Prior to his new promotion, Mosseri was vice president of product at the photo-sharing company, having moved over from a VP role managing Facebook’s News Feed and interface teams in May of this year when CEO Mark Zuckerberg restructured his entire executive leadership team.
“We are thrilled to hand over the reins to a product leader with a strong design background and a focus on craft and simplicity — as well as a deep understanding of the importance of community,” Systrom and Krieger said in a press release. “These are the values and principles that have been essential to us at Instagram since the day we started, and we’re excited for Adam to carry them forward.” Mosseri reports to Chris Cox, who is the leader of Facebook’s various products.
Mosseri was the most logical replacement for Systrom, given his tenure at Facebook and the growing reliance on Instagram as a venue for younger audiences, a marketplace for product advertising, and a private and semi-public ephemeral messaging channel. With Systrom and Krieger leaving in the coming weeks, it’s likely Zuckerberg and Mosseri may exert more direct control over the direction Instagram takes and its integrations with the main Facebook product.
Facebook’s meddling in Instagram, which has operated largely as an autonomous unit since the $1 billion acquisition in 2012, reportedly became a point of contention between Zuckerberg and Instagrams co-founders and a reason for their leaving. Among the more contentious issues were Facebook’s insistence on a so-called hamburger menu (the icon with three straight lines) and the inclusion of a link to the main Facebook app within that menu. Other issues included a removal of the text link indicating a photo had been shared from Instagram to a user’s Facebook account and notifications inside Instagram alerting users of entirely unrelated Facebook activity, according to Recode. There were also concerns that Instagram’s new IGTV product might hurt Facebook’s video-centric Watch tab.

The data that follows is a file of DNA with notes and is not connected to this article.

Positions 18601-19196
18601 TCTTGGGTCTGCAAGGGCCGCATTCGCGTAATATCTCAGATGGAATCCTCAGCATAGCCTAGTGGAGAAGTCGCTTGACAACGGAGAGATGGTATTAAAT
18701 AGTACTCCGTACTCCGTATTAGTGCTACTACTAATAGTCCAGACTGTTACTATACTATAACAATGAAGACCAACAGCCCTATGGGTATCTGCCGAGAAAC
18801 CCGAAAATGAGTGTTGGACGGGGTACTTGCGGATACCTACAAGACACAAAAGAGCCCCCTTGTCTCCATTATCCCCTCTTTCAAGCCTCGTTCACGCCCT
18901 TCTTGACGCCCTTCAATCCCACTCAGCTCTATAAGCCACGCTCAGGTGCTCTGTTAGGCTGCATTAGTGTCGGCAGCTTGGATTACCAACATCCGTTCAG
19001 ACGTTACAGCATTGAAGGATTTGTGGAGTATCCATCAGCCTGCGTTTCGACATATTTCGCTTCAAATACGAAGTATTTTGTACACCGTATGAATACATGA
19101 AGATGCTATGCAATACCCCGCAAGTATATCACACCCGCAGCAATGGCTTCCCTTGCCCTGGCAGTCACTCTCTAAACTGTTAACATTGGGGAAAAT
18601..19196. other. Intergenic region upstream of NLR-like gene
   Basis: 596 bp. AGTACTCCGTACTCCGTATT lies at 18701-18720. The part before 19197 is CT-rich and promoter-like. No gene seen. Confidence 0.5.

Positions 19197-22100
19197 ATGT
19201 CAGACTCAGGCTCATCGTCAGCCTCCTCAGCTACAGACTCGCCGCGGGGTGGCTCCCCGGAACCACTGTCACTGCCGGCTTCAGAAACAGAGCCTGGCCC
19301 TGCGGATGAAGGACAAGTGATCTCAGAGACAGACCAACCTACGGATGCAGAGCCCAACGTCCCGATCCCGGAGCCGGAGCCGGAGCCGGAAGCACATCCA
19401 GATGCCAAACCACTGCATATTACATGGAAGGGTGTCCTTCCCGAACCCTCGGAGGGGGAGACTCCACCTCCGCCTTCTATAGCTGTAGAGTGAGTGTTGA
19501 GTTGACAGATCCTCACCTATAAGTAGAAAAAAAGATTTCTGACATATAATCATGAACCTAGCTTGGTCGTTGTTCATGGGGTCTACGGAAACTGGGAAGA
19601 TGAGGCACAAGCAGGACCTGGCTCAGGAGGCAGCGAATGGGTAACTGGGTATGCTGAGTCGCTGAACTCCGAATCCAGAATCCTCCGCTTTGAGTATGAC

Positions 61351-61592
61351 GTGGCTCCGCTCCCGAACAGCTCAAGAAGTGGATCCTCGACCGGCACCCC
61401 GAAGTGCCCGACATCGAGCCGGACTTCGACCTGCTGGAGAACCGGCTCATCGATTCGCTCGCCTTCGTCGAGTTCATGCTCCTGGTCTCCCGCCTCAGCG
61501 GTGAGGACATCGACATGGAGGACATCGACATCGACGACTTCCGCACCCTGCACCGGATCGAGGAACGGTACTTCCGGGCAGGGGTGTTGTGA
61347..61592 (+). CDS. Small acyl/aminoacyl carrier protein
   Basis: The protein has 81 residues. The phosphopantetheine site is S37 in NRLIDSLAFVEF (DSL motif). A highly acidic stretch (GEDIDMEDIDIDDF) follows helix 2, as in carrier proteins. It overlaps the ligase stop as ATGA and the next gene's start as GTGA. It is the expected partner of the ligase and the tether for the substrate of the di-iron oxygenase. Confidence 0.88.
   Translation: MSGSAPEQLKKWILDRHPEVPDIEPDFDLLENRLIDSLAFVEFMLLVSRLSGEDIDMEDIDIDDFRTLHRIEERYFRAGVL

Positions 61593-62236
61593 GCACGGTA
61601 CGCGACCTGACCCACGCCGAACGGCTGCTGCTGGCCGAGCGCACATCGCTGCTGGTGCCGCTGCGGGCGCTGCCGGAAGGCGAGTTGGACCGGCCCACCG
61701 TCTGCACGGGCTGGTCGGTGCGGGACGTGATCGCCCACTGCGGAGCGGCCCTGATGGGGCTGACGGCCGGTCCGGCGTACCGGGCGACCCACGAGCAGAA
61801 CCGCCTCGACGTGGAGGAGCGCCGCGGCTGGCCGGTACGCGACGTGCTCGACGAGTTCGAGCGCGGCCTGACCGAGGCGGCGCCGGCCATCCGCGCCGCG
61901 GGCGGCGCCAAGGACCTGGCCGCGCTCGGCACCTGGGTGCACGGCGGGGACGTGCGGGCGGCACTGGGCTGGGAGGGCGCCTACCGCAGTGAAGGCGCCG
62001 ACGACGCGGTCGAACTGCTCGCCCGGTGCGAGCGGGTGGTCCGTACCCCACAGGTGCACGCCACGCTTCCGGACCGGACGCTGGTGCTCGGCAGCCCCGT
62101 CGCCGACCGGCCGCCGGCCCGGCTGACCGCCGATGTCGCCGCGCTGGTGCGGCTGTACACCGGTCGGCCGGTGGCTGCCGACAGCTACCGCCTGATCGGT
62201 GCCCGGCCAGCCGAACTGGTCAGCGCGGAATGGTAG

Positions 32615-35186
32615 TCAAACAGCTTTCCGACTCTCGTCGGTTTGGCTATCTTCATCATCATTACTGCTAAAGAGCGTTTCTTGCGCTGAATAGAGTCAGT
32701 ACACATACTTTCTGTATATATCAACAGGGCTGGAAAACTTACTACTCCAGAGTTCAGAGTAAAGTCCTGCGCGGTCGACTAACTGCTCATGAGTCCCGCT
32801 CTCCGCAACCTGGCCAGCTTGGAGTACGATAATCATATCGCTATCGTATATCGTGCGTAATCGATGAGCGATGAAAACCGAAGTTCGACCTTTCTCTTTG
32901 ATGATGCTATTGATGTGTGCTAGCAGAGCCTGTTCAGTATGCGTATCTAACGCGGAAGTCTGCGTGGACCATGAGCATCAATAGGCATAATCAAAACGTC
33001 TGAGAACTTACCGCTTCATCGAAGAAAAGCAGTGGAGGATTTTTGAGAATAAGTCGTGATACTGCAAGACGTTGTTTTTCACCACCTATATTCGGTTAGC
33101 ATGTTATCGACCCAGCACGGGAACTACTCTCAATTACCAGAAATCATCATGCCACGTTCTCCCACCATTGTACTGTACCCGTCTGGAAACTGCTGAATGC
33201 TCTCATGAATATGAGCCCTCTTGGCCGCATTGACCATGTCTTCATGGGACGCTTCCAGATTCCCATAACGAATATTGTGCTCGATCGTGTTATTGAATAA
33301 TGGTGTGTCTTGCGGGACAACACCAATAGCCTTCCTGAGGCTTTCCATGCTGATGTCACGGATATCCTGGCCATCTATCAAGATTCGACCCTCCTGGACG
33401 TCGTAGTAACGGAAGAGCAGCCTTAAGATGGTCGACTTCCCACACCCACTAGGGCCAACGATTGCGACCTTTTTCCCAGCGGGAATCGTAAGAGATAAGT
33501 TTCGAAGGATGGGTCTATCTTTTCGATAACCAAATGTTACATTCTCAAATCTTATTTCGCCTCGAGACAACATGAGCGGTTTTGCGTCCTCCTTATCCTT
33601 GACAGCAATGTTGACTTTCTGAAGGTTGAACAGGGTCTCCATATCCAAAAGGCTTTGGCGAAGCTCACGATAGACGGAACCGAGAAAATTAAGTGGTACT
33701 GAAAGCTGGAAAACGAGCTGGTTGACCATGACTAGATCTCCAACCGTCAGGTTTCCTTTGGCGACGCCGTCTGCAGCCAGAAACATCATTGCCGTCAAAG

In today’s announcement, and as they prepare to exit the company they founded, Systrom and Krieger shared what they “hope for the future of Instagram” under its new leader. “To us, the most important thing is keeping our community — all of you — front and center in all that Instagram does. We believe that Adam will hold true to these values and that Instagram will continue to thrive.” The blog post makes no mention of Facebook CEO Mark Zuckerberg.
It’s not clear if Systrom and Krieger felt any of the same misgivings about their parent company that ultimately drove away WhatsApp co-founders Jam Koum and Brian Acton, who have staunchly disagreed with Facebook’s approach to user privacy and data sharing, over the course of the last 12 months. Some reports note how Systrom recently returned from paternity leave and had become more fixated on what he was spending his time building and to what end during time off.
In any case, it’s become clear that Facebook has increasingly leaned on Instagram as its main product has come under fire for everything from abetting election interference to fueling genocide in Myanmar. Recode reports that the relationship between the two companies had grown less symbiotic and more demanding, with Facebook looking to Instagram as its future path to teenage users and those disillusioned by public sharing and standard social networking.
Facebook executives reportedly expected Instagram to more willingly integrate with the main product as a display of gratitude for the growth and resources Facebook gave it that allowed it to grow past 1 billion users and stave off stiff competition from Snapchat. Systrom and Krieger’s pushback was seen as a display of their inability to be team players, Recode reports.
All that said, it’s clear Mosseri is being brought in to help right the ship in Facebook’s eyes, even if it means Instagram may suffer detrimental design and feature changes that make it more unattractive and sterile to new users, especially those in untapped markets overseas.